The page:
General Anthropology Division
Oral Presentation Session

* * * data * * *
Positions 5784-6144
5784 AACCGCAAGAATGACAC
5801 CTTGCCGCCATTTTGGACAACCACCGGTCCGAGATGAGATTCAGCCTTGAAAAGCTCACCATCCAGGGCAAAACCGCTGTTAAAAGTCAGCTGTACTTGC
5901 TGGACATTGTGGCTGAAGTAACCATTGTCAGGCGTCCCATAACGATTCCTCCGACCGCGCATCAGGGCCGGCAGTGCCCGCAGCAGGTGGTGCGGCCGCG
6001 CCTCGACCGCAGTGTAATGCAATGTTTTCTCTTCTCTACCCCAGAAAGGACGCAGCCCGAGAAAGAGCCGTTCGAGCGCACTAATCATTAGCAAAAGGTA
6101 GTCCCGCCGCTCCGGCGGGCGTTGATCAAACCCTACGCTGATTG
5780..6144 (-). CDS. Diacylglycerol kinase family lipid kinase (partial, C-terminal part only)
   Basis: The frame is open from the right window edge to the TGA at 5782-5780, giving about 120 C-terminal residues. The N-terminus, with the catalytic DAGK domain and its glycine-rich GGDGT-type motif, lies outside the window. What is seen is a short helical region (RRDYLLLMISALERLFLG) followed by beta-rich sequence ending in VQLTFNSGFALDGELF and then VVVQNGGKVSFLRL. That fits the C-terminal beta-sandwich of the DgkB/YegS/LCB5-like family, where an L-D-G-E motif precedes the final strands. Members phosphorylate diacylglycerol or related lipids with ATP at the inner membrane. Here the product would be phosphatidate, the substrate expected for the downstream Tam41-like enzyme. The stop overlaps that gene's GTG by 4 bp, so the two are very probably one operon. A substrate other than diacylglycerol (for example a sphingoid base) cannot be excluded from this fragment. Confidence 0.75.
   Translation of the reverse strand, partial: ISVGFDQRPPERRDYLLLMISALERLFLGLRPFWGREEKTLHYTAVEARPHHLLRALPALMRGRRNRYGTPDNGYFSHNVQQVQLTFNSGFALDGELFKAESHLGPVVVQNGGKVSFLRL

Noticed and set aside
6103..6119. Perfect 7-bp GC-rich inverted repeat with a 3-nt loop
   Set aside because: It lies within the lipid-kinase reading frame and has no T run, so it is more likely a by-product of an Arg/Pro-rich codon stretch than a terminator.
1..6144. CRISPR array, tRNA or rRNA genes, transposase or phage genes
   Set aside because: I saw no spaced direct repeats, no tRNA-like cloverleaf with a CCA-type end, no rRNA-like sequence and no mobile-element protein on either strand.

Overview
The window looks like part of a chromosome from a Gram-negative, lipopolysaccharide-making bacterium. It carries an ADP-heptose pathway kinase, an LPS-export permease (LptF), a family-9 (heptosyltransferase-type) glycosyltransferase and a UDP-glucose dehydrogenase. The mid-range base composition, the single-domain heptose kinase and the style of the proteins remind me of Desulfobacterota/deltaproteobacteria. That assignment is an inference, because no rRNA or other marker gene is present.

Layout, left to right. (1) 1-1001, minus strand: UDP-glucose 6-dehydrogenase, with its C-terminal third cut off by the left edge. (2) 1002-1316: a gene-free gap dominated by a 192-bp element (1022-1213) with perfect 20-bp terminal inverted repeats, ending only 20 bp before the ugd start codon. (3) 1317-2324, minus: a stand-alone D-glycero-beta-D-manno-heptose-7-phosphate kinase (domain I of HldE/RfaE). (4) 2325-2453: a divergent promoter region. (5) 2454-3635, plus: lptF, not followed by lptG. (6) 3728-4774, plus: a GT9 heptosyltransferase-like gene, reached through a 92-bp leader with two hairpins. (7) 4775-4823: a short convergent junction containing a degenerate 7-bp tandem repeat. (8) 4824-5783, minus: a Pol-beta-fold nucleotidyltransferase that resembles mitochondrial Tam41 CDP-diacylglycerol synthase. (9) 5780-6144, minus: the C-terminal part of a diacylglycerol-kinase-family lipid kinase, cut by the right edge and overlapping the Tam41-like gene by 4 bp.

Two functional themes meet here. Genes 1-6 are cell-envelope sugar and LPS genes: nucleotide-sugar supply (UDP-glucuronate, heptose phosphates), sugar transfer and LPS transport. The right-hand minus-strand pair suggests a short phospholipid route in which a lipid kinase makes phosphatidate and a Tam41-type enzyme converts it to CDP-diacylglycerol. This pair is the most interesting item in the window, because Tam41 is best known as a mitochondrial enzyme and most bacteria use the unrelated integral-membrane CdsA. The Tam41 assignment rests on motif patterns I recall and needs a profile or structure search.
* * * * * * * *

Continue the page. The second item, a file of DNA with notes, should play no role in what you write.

Harold Scheffler contributed to kinship studies a theory whereby human kinship and its representation in language are always centered on procreation and the triadic relations within the nuclear family (self, genitor, genetrix). This theory is typically contrasted with several schools of thought (from structuralism to constructivism) that assert that what constitutes human kinship and how kinship terms are assigned to their referents are context-dependent. In linguistic pragmatics, however, "context" is understood in no fuzzy terms as the anchoring of the formal and semantic sides of an utterance in the deictic moment of language acquisition and speech production. From the perspective of speech act theory, language also has a focal point, namely the Speaker as well as a fundamental triad of roles (speaker, addressee, referent) onto which categories of space, time, social relations and personhood are mapped. I argue that, while performativity and context play an important role in the subject's processing of and participating in social relations, Scheffler's model of focality and extensionism provides a valuable metapragmatic model that orchestrates and manages different social and pragmatic contexts. And by extension, while anthropology as a discipline brings together a myriad of contexts, perspectives and models, human kinship as a system of biological procreation and social reproduction organizes these perspectives into a synthetic, metaanthropological model. The unswerving focus on kinship that Harold Scheffler held throughout his career was therefore a celebration of anthropology in all of its diverse meanings.